The socio-political system proposed by Rodnovers is based on their interpretation of the ancient Slavic community model of the veche (popular assembly), similar to the ancient Germanic "thing" and ancient Greek democracy. They propose a political system in which decisional power is entrusted to assemblies of consensually-acknowledged wise men, or to a single wise individual.[174] Western liberal ideas of freedom and democracy are traditionally perceived by Russian eyes as "outer" freedom, contrasting with Slavic "inner" freedom of the mind; in Rodnovers' view, Western liberal democracy is "destined to execute the primitive desires of the masses or to work as a tool in the hands of a ruthless elite", being therefore a mean-spirited "rule of demons".[175]


According to Aitamurto, rituals play "a central role in defining, learning and transmitting the religion", and thus they constitute an important complement to Rodnover theology.[220] Ritual practice makes use of mythology, symbolism, codified chants and gestures. Myths and symbols are considered to emerge from the subconscious of humanity, and to be imaginified sacred knowledge which has to be deciphered and reinterpreted since the true meaning is not always apparent. Among the most common myths is that of Belovodye (the esoteric kingdom of "White Waters"), deriving from eighteenth-century Old Believers' culture.[223] Symbols such as the trident, the swastika, and objects representing fire, are prominent features of Rodnover rituals.[224] The swastika (or kolovrat, as the eight-spoked wheel is called in Rodnovery) is considered the main symbol for mystical ascension to the divine world. Other symbols such as animals, geometric shapes, and ancient Slavic runic writing, are considered to be associated to specific gods, and the prayer to their image is considered to intercede with these gods.[53] Also appropriate chants and gestures are believed to allow the participants to enter in communion with the upper world.[143] Some Rodnovers espouse ideas similar to those of Jewish Kabbalah, namely the discipline of Vseyasvetnaya Gramota ("Universal Script"), which holds that there is a connection between language, script and the cosmos (corroborated by the etymological connection between the word yazychnik, "pagan", and yazyk, "language", which share the same root): the Cyrillic and Glagolitic scripts, and their alleged ancestor, are considered to have magical usefulness to cooperate with the universe and communicate with God, and to see past events and foresee future ones.[225]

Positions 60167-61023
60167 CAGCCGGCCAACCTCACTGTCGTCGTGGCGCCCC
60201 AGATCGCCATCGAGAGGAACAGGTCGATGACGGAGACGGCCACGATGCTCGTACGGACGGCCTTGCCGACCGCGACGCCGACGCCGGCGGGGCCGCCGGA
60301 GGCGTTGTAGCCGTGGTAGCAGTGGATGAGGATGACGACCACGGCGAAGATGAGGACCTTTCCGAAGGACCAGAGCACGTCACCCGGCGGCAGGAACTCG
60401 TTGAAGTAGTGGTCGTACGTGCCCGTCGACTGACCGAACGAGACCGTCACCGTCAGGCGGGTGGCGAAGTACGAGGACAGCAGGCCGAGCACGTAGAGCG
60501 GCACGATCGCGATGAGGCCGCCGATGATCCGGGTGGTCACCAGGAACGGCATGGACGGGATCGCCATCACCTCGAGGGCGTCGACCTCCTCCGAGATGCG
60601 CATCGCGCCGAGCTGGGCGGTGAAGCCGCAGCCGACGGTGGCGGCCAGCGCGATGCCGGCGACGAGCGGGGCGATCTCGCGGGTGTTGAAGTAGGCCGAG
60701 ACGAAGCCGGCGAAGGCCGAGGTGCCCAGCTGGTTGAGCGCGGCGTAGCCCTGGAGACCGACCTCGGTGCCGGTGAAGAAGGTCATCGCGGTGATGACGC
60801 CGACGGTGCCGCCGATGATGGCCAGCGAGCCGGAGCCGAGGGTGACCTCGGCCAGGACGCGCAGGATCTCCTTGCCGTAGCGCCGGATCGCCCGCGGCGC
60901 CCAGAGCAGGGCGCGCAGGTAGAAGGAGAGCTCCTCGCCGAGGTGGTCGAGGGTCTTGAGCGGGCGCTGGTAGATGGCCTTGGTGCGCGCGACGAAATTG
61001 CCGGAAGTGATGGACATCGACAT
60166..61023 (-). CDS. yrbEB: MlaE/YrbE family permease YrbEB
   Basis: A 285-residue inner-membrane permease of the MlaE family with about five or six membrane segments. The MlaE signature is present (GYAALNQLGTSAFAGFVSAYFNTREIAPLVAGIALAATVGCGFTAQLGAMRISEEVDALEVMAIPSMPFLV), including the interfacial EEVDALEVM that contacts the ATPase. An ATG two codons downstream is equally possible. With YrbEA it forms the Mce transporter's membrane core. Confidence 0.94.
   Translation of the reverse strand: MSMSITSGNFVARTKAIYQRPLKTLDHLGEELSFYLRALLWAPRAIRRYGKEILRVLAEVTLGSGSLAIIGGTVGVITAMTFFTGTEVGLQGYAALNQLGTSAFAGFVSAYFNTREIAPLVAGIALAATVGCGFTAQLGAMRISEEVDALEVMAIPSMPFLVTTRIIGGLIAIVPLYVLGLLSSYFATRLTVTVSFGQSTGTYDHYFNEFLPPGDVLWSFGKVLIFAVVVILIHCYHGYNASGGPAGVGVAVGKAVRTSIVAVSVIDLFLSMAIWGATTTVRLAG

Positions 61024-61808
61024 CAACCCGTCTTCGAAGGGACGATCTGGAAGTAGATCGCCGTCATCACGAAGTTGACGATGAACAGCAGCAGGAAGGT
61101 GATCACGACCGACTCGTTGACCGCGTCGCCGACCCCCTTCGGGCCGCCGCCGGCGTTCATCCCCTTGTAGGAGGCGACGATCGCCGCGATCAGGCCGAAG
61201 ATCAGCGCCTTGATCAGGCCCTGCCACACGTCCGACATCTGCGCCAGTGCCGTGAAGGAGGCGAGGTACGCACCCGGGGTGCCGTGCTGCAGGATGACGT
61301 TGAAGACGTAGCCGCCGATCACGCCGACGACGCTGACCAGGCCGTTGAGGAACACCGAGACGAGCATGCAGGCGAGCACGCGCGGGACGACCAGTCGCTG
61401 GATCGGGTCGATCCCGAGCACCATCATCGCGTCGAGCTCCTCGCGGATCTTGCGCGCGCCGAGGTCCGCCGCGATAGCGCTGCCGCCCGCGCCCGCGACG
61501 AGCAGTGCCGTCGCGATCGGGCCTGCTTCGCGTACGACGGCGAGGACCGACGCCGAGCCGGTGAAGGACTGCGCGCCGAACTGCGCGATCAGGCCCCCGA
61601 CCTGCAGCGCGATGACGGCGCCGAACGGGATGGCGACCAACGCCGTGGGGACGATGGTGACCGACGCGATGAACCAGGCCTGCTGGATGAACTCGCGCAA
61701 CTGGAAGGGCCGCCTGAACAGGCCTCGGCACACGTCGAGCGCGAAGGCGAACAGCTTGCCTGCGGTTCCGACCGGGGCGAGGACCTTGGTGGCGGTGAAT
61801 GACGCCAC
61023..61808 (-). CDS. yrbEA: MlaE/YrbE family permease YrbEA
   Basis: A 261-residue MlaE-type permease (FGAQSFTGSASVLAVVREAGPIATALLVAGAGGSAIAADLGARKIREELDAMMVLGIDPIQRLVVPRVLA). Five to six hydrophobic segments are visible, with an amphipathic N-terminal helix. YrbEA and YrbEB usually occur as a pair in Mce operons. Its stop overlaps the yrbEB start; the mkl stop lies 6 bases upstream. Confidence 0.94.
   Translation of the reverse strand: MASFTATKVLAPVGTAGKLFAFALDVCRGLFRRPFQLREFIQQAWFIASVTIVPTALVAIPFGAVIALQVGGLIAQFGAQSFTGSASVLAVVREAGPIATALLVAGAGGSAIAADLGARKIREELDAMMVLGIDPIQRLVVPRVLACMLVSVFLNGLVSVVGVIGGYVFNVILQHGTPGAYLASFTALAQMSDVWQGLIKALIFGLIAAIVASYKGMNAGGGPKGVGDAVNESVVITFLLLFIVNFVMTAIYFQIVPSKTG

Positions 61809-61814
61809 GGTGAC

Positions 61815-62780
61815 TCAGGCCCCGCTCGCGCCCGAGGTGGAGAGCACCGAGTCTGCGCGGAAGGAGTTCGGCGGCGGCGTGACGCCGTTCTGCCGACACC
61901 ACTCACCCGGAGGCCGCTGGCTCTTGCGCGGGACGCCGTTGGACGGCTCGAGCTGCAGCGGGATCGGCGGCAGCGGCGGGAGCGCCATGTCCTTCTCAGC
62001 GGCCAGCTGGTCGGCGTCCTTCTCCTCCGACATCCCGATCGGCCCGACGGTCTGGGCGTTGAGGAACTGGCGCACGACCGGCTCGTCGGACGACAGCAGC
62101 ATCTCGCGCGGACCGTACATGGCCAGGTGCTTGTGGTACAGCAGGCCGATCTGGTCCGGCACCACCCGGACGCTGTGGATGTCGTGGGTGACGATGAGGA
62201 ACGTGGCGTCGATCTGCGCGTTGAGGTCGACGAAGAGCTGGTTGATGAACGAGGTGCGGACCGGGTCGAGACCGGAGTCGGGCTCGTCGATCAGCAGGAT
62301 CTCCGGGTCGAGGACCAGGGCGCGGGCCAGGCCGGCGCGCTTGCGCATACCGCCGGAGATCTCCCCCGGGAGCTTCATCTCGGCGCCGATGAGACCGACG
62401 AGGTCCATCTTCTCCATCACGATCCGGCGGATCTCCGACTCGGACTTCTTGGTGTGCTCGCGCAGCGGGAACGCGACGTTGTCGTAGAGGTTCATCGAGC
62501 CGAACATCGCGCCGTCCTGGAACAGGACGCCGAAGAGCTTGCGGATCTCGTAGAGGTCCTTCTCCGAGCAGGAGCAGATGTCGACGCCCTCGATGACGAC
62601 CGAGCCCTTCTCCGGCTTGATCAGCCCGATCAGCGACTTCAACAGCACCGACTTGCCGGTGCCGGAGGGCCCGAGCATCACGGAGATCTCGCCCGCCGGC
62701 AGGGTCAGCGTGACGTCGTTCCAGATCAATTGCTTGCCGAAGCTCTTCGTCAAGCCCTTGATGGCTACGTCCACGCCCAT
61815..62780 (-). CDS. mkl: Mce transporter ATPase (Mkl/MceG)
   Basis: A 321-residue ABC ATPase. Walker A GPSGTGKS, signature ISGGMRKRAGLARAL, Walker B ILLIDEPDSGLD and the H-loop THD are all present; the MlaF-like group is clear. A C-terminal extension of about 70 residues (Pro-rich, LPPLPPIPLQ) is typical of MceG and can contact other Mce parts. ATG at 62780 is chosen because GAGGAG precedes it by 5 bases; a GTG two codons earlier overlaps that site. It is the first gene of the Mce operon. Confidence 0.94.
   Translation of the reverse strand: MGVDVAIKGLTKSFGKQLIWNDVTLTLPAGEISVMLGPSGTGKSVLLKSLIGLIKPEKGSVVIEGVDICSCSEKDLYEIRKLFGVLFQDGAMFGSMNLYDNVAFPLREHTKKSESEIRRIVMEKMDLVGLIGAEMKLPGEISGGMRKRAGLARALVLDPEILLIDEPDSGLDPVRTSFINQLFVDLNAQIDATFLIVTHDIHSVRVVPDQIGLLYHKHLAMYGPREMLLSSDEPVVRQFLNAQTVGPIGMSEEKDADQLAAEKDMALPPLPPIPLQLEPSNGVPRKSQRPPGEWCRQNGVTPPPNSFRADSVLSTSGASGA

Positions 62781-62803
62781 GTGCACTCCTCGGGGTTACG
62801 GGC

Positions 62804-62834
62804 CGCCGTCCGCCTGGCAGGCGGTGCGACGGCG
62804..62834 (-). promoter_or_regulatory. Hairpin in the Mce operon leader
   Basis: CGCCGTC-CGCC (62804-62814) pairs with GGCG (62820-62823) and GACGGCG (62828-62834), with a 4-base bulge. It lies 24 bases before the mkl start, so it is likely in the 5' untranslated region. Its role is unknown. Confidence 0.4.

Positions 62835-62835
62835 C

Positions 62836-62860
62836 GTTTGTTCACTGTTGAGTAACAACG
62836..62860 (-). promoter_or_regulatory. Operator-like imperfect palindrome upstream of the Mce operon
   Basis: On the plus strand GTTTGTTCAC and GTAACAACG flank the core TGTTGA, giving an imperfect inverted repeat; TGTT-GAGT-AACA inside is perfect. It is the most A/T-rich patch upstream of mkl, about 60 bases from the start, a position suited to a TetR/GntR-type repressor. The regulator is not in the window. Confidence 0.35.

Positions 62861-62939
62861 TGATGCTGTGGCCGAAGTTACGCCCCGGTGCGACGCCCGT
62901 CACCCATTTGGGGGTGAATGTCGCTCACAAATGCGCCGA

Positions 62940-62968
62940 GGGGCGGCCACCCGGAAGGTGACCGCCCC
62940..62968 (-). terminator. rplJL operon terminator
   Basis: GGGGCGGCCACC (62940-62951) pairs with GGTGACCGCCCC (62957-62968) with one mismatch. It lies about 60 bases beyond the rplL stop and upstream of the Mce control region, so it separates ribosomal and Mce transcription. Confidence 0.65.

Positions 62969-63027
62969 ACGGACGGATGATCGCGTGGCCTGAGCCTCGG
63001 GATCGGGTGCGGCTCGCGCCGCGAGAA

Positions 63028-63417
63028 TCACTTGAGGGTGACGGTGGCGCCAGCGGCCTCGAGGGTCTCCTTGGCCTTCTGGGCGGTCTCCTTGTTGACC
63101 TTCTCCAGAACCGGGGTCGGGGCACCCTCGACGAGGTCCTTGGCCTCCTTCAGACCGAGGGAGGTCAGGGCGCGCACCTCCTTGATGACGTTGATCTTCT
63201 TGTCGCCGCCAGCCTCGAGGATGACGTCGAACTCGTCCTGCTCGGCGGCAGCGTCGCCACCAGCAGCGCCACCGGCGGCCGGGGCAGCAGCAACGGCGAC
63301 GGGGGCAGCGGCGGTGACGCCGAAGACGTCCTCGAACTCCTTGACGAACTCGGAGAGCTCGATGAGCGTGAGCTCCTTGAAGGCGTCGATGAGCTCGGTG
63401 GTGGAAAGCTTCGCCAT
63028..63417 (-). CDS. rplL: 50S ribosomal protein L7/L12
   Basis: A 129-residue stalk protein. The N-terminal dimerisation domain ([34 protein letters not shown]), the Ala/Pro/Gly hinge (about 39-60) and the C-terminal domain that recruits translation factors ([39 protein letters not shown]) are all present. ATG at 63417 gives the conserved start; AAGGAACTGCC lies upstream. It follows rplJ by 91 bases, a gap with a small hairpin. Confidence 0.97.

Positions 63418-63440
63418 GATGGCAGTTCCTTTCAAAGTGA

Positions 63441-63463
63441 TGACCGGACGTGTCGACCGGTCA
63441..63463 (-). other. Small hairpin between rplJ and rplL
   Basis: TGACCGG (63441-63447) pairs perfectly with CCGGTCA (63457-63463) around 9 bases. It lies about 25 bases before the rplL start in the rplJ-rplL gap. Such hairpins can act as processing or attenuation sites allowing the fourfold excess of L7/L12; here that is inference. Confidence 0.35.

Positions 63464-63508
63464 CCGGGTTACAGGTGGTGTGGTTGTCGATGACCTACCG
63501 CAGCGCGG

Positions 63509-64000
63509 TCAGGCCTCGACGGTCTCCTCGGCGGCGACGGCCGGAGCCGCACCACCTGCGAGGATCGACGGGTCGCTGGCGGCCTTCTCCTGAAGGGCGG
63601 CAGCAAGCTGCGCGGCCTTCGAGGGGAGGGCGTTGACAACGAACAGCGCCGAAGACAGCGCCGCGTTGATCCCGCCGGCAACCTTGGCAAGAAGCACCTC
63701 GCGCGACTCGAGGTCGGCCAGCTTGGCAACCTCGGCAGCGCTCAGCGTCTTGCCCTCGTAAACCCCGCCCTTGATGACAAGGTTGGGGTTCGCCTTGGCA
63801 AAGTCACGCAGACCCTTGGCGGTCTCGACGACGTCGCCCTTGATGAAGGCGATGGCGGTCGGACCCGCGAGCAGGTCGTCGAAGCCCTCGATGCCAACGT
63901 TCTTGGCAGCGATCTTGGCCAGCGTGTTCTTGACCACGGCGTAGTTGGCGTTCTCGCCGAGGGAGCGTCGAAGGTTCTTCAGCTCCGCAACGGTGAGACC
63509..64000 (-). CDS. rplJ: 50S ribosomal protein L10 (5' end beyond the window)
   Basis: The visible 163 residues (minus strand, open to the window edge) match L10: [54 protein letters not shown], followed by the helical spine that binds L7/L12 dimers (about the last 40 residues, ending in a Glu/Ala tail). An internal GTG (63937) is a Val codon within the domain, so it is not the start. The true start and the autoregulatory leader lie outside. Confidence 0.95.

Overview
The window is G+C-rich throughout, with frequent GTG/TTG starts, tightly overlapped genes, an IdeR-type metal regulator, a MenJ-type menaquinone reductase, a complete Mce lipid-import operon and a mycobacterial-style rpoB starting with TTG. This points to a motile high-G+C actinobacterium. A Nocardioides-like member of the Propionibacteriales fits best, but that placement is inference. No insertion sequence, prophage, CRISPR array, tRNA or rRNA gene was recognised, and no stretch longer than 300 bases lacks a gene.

After the fall of the Soviet Union, Ukraine became an independent republic, with many Ukrainians turning to strongly nationalistic agendas; among those to have done so are pseudo-archaeologists like Yury Shylov, who posits Ukraine as the "cradle of civilisation".[300] It is within this broader milieu of cultural nationalism and interest in alternative spiritualities that Rodnovery re-emerged in Ukraine.[115] The United States-based Native Ukrainian National Faith established itself in Ukraine soon after independence, with the first congregation in Ukraine gaining official recognition in Kiev in 1991.[301] There had been schisms in the international organisation of Native Ukrainian National Faith.[111] A number of senior followers broke with Sylenko during the 1980s, rejecting the idea that he should be the ultimate authority in the religion; they formed the Association of Sons and Daughters of the Native Ukrainian National Faith (OSID RUNVira) and secured legal control of the temple in Spring Glen.[302] A second group, the Association of Sons and Daughters of Ukraine of the Native Ukrainian National Faith (OSIDU RUNVira), maintained links with Sylenko himself, whom it regards as a prophet.[111] Despite the animosity that existed between these rival Ukrainian groups, there was some collaboration between them.[298] In 2003, the First Forum of Rodnovers was held in Ukraine, resulting in two public proclamations: the first urged the country's government to protect what the Rodnovers regarded as sacred sites and objects, and the second called on the government not to go ahead with the proposed privatisation of agricultural land.[298] That same year, a group called Ancestral Fire of the Native Orthodox Faith was established; in contrast to the anti-Russian slant taken by Sylenkoism, it embraced a pan-Slavic perspective.[303]